Where Are Worried Parents To Turn If Their Child Is Obese?
Posted May 08 2013 11:00am
From Your Health Journal…..”An interesting article from Ireland in a publication called the Independent that I wanted to promote. It brings up the interesting question for parents…..Where Are Worried Parents To Turn If Their Child Is Obese? Childhood obesity is on the rise all over the world as children are showing risk factors for heart disease, cancer, type 2 diabetes, weak joints, and asthma. The reduction of physical activity, increase of sedentary lifestyle which includes technology, as well as poor diet have all contributed to this growing concern. But, where should a parent turn to for help? Here are a few suggestions:
1. Your child’s pediatrician
2. The school nurse, principal, or PE teacher
3. A nutritionist
4. A dietician
5. A grandparent
6. A coach
7. A family role model
You get the point. A parents objective in this situation is to have long list of supporters who may be able to help an overweight or obese child. Once this is in place, then parent and child can become educated on lifestyle changes that may help them get on the path to a healthier lifestyle. Please visit the Independent web site (link provided below) to read the complete article.”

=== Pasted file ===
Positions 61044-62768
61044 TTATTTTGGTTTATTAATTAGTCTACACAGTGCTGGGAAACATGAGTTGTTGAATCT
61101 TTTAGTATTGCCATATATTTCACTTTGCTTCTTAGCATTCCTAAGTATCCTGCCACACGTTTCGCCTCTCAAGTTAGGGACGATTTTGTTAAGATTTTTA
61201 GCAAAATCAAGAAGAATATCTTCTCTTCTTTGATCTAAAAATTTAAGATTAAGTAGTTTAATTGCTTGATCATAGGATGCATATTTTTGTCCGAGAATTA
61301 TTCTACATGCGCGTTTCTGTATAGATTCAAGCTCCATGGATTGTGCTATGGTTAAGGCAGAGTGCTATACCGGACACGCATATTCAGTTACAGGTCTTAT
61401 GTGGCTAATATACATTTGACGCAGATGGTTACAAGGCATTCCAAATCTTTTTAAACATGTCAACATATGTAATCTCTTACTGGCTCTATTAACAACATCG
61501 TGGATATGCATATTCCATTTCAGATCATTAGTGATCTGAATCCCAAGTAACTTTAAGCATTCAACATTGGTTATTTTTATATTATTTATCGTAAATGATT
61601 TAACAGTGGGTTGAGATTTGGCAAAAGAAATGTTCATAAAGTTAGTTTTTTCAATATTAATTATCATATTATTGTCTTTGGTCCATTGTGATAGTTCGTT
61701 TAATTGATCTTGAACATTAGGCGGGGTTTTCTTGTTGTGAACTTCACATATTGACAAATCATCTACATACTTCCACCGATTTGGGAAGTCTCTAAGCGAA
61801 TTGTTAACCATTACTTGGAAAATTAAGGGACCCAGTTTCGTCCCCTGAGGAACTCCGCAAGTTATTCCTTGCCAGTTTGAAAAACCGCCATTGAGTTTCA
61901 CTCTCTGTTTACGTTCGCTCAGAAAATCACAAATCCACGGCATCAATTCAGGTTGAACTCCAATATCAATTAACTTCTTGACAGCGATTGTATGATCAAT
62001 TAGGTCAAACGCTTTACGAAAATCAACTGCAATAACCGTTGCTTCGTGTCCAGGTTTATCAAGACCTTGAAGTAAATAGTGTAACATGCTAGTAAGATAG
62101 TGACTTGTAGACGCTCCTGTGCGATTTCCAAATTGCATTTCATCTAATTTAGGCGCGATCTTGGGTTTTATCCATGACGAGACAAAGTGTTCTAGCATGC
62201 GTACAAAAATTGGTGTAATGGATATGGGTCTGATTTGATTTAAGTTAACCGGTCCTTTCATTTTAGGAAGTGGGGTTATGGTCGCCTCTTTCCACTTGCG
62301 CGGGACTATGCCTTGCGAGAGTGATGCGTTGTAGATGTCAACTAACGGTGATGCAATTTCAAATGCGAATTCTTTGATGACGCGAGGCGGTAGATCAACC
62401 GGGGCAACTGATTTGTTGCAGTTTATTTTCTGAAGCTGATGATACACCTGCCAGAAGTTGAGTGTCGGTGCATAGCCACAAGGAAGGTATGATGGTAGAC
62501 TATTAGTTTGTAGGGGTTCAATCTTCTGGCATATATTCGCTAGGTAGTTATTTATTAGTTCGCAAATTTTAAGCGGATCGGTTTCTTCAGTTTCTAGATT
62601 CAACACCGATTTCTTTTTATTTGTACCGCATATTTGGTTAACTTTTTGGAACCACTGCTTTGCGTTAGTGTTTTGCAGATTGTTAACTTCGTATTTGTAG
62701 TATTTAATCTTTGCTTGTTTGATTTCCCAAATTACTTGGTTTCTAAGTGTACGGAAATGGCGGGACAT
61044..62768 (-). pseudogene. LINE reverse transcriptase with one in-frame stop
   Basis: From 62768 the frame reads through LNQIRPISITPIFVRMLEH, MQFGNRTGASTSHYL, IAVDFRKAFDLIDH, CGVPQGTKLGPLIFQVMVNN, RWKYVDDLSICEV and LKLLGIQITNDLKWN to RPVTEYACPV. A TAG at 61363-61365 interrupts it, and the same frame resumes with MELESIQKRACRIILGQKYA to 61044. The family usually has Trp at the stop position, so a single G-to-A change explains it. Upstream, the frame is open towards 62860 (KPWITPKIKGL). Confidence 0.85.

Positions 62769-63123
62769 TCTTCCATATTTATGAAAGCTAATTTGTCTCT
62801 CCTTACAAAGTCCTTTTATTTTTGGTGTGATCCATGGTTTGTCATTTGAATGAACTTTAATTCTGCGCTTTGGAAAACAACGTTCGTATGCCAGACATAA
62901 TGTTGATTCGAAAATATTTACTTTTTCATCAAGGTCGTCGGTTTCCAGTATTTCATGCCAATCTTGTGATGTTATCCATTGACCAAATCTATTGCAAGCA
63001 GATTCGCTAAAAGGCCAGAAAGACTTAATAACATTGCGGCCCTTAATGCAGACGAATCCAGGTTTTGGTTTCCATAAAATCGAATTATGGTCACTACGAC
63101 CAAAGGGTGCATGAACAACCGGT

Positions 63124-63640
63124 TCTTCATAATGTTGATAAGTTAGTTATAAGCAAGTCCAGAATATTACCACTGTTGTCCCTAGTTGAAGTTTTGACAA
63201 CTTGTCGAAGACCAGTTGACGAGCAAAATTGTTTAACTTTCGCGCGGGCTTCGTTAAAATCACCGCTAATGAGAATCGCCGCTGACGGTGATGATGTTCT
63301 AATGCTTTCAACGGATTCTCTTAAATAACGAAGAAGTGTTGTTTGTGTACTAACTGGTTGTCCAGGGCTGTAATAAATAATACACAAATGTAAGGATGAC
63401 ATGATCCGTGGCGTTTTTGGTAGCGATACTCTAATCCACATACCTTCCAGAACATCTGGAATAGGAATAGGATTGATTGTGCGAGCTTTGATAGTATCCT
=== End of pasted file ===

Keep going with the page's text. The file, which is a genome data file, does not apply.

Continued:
From the article…..
Where do you go and who do you turn to if your child is overweight or obese? Apparently, parents have little or no services to turn to. This startling fact was revealed at the launch of the INDI (Irish Nutrition and Dietetic Institute) Nourish Children Week in Dublin.
This lack of services is particularly worrying when, according to figures from the national Growing Up in Ireland survey, one-in-four of the 30,000 primary school children in this country are either overweight or obese.
The school yard is a jungle for all kids. The last thing a child needs is to be singled out for their weight. Overweight children often complain about bullying in school. This, on top of their already fragile self-esteem, is a dangerous combination.
Nourish Children Week is aiming to highlight the lack of HSE childhood obesity services. Dietitian Richelle Flanagan, INDI’s president, said there is a dearth of services despite child obesity now reaching epidemic levels.
“73pc of the country doesn’t have access to a child obesity programme and 88pc of the country doesn’t have access to a group intervention programme when kids are already obese,” he says.
The INDI presented a map of Ireland which showed that just three HSE childhood obesity prevention programmes exist across seven counties, along with two group treatment programmes that cover three counties.